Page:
By the time I reach 75, I will have lived a complete life. I will have loved and been loved. My children will be grown and in the midst of their own rich lives. I will have seen my grandchildren born and beginning their lives. I will have pursued my life’s projects and made whatever contributions, important or not, I am going to make. And hopefully, I will not have too many mental and physical limitations. Dying at 75 will not be a tragedy. Indeed, I plan to have my memorial service before I die. And I don’t want any crying or wailing, but a warm gathering filled with fun reminiscences, stories of my awkwardness, and celebrations of a good life. After I die, my survivors can have their own memorial service if they want—that is not my business.
First, read the whole article.
Obviously I have a small problem with this article. I’m already past 75. Ezekial Emanuel would say I think I am an outlier – and discuss the realities of that perception, positive and negative. And I love that. It’s materialist, scientific. I think I qualify – at least for the near-term.
Quality of life, what satisfaction I derive from that lifestyle is an all-encompassing determinant. Let me start with the most striking existential differences between Zeke and me. [I hope he doesn’t mind me calling him Zeke]:
My family ties are small. My parents and peers are dead. I took care of the question of having children with a vasectomy at the age of 22. No regrets. Not even a look back. I had one close friend most of my life and he died ten years ago. That has been surpassed by the relationship I’ve had with my wife these past twenty-one years. She passed this article along to me to get my opinion – which differs in only a few ways from hers.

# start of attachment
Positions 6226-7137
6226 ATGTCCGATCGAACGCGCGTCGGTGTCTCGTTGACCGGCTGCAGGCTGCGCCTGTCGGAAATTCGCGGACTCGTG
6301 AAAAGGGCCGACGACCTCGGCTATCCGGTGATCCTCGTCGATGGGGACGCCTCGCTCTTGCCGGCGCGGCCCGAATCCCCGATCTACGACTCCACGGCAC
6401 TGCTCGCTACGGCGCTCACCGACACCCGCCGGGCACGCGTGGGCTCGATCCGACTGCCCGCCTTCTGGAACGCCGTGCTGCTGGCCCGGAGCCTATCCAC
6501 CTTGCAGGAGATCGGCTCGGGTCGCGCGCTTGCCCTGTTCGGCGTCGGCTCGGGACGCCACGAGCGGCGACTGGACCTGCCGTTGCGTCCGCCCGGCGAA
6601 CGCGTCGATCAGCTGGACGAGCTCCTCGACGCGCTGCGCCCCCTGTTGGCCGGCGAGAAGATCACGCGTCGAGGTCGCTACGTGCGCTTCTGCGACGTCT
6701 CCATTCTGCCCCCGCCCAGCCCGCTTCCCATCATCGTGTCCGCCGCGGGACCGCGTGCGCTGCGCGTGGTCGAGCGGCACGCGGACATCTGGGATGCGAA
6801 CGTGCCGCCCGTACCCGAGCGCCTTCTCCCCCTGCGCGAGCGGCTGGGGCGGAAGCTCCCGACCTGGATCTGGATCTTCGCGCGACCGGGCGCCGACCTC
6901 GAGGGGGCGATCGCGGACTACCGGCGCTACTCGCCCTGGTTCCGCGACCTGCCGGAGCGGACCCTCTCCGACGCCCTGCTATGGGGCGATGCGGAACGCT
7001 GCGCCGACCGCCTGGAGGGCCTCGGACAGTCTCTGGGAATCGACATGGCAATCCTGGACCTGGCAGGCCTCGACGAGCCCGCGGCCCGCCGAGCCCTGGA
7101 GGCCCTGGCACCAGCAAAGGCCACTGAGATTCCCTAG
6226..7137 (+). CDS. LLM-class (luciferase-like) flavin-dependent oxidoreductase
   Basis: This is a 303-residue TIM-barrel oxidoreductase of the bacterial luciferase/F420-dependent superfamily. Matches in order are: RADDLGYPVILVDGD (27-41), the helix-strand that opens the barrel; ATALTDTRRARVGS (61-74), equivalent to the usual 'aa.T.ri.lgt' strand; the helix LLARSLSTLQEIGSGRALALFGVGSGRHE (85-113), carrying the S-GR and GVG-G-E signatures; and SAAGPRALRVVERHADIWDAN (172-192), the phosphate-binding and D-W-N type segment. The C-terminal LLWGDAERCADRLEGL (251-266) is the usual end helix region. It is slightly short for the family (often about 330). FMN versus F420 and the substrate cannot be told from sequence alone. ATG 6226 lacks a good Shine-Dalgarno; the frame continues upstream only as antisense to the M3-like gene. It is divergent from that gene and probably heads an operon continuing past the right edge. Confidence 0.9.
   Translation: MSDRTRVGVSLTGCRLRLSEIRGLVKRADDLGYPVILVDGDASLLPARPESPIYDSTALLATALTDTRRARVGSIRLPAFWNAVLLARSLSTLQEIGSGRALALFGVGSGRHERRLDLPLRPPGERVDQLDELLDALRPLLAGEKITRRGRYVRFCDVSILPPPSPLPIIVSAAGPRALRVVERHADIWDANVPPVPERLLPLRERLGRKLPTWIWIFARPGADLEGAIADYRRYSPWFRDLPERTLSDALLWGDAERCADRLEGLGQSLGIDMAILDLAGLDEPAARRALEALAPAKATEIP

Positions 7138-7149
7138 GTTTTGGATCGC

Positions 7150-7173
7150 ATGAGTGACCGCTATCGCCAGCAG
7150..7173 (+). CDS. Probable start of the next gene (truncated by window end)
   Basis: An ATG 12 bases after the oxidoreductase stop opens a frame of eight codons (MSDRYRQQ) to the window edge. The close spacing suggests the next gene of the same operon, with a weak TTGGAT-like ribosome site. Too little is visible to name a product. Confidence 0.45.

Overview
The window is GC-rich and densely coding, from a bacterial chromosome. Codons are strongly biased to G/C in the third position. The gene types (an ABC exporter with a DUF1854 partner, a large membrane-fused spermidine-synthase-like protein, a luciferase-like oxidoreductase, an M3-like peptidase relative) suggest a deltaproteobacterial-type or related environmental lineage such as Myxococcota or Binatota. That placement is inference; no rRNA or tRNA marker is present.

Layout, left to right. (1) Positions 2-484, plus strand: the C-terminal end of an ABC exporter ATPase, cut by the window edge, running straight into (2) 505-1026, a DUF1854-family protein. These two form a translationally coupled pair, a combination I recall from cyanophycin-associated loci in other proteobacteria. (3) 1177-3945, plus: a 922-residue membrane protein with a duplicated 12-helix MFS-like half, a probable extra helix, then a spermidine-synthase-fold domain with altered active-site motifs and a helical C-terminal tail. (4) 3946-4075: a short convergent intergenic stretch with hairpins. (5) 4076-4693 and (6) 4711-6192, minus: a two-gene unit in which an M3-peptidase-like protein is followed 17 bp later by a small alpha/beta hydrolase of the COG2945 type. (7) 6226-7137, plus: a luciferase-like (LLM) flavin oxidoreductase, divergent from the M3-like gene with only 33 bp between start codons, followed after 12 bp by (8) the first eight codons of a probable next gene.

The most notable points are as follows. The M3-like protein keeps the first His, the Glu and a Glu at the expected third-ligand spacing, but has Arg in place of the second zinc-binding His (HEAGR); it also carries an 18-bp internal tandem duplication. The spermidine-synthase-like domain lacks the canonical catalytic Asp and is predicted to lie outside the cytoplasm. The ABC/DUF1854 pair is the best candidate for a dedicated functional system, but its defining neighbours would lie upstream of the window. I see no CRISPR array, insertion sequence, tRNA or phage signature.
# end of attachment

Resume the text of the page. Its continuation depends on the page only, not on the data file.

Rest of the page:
In many ways, I’m healthier now than I was when I retired. Mental challenges, introspection, thoroughly examining a dynamic world around us – in the broadest sense – is no less than it has been my whole life. Starting, I guess, when my mom taught me to read by the age of four. Physically, overall, I’m doing better than five or ten years ago. Lighter, stronger, more active – hampered a little by a foot injury for a few years, almost completely healed.
Most of this, again, owed to the dialectic of intellect between my wife and me. I may be doing better than 90% of my age peers. She’s doing better than 99% of her peers. Twenty years younger than I, she’s invigorating in her sharpness. And that’s where the only challenge to my differences with Zeke confront critical agreement. I’m not certain how I would view my life if I lost her.
She’s the one who brought that up. Because she’s already started looking at that consideration just because of age difference. I’m twenty years older. When she would be 75 – it’s not likely I’ll be around at 95. And, for now, she isn’t certain either if she would care to live on without the relationship we share.